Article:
Learning From Tragedy: Police Aim to Curb Distracted Driving

Local authorities—and far-flung police—aim to stop preventable accidents.

Amanda Kloehr doesn't remember what exactly caused her car to smash into the back of a stopped semi on a New Jersey highway in 2008.

"It could have been texting, talking on the phone, using the radio or working the windows," Kloehr, 24-years-old, said Monday morning above the din of the New York State Thruway in southern Yonkers.

What Kloehr does recall are the 20 surgeries it took recover from the accident, and the snapped ankle and plastic eye she now lives with every day.

Kloehr spoke out just off I-87 Monday about the dangers of distracted driving. Her warning to drivers of all ages comes just as police around the nation kick off an initiative to curb the dangerous—and sometimes fatal—habit.

"All the states will be enacting a high visibility campaign targeting distracted driving behaviors," explained Mark Savage, a Major with Colorado State Police, shortly after Kloehr shared her story. "It's over the next seven days."

The continent-wide "Operation Safe Driver Week" officially began Sunday, Oct. 14, and will run through Oct. 20. The initiative focuses on the basic rules of the road, how to navigate around larger vehicles, how to stamp out aggressive behavior, and distracted driving.

Savage, also president of the Commercial Vehicle Safety Alliance (CVSA), noted text messaging is not the only cause of distracted driving, however.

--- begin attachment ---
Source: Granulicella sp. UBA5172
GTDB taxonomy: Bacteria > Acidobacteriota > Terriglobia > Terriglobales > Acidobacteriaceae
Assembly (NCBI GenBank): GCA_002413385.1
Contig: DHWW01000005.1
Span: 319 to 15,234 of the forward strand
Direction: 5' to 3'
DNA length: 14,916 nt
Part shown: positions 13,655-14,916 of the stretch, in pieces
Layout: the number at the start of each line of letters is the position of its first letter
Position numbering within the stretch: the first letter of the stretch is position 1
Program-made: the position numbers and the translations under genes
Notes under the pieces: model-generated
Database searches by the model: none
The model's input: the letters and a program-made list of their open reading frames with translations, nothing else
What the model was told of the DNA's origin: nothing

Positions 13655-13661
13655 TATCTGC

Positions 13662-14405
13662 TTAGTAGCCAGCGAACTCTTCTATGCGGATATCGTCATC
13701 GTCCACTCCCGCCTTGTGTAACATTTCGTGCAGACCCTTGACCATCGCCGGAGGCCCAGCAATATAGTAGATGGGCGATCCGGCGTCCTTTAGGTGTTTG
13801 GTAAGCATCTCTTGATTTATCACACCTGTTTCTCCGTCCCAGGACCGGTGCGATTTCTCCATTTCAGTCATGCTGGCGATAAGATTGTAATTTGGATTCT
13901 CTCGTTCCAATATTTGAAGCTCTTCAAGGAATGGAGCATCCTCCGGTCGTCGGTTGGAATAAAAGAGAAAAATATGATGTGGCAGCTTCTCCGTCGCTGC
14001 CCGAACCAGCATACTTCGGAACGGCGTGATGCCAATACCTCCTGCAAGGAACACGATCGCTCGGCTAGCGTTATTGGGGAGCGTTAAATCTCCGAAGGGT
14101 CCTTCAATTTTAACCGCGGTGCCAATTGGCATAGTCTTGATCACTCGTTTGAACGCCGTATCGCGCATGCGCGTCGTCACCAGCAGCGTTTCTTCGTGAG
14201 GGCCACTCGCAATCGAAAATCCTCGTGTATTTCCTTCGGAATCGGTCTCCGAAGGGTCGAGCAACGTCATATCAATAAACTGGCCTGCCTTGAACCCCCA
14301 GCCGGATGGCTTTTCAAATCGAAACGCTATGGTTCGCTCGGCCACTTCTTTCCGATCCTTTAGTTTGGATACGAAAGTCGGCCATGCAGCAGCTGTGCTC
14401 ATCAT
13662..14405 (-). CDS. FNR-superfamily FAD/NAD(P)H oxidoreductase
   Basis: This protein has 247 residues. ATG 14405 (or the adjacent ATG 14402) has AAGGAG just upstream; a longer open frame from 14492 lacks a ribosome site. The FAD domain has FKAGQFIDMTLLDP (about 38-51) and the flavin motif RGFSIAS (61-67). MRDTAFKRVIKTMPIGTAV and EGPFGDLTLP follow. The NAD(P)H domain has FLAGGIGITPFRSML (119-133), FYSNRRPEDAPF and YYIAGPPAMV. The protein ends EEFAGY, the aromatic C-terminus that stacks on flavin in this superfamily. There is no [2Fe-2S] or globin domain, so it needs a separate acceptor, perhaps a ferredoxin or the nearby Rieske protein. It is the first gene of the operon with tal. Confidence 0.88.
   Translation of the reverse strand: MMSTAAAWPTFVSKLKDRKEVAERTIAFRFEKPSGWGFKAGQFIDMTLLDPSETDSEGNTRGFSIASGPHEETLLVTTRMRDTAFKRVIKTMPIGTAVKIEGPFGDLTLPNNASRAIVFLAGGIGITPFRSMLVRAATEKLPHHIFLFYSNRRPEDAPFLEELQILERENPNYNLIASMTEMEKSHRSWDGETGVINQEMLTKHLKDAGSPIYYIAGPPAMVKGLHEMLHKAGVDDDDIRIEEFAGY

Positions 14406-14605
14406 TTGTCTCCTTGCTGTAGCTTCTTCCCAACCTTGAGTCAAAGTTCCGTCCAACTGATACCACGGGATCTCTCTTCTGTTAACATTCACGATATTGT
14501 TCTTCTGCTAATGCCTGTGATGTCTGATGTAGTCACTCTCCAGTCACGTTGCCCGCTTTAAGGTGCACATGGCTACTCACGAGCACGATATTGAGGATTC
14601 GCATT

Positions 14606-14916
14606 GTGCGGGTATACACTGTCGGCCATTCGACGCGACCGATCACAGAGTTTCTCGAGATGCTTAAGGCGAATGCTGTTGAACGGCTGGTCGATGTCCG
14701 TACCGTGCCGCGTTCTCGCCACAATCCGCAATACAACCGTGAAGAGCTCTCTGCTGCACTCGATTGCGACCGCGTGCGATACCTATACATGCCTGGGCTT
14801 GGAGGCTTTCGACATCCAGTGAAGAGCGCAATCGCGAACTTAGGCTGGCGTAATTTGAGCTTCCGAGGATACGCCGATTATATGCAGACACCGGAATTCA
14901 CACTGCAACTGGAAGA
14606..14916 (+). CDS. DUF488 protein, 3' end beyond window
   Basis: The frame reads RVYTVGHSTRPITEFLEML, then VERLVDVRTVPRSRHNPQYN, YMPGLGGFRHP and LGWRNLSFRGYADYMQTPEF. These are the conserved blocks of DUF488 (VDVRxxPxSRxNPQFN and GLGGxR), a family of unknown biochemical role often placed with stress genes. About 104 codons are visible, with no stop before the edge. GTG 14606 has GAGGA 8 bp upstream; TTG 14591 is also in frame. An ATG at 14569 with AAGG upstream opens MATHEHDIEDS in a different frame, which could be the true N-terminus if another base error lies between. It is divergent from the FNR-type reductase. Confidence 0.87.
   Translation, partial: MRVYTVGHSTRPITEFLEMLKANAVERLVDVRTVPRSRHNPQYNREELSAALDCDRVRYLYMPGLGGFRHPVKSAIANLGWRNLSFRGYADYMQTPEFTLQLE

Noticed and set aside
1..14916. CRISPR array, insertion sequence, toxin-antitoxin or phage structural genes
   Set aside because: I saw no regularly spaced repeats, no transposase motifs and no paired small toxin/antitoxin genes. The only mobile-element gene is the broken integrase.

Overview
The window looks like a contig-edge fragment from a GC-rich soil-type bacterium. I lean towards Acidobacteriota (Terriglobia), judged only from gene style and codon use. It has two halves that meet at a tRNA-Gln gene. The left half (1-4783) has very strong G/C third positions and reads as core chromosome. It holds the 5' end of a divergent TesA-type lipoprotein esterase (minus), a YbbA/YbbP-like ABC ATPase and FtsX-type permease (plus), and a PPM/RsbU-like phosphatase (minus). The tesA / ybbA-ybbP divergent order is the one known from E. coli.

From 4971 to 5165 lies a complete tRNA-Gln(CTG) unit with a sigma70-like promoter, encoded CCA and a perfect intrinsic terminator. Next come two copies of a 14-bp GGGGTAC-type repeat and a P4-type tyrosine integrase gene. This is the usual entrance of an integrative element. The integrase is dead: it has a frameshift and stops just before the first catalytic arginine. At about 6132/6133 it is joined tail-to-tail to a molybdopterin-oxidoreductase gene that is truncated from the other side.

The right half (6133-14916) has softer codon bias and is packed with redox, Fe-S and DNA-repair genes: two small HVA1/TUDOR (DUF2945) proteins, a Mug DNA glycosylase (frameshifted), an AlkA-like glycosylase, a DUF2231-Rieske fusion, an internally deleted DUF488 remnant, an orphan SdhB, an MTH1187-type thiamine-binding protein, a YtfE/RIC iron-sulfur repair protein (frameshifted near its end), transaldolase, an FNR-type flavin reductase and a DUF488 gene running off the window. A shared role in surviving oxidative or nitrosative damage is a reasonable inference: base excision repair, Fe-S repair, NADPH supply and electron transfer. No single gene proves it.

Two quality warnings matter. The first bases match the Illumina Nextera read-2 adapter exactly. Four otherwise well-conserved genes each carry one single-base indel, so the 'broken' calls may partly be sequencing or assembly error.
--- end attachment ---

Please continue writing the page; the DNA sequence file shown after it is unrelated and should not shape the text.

"It can be eating, grooming, talking on the phone—any type of behavior that distracts you from your primary focus," Savage said.

"If we don't change the behavior, we're going to be dealing with a lot more than a plastic eye and a snapped ankle," Kloehr added, a message especially aimed at teenage drivers. A recent survey revealed that 58-percent of high school seniors and 43-percent of juniors had sent text messages or emails while behind the wheel, just in the previous month.

Kloehr's accident marries one of the road's most dangerous aspects—distracted driving—with another hazard: tractor trailers. Nearly 4,000 people are killed and another 100,000 others are injured in truck and bus crashes on the nation's highways each year, most of which are preventable, officials said Monday.

Savage noted police in the Lower Hudson Valley, along with forces through the U.S., Canada and Mexico, will step up enforcement this week. Ticketing will also be coupled with a public service announcement blitz.


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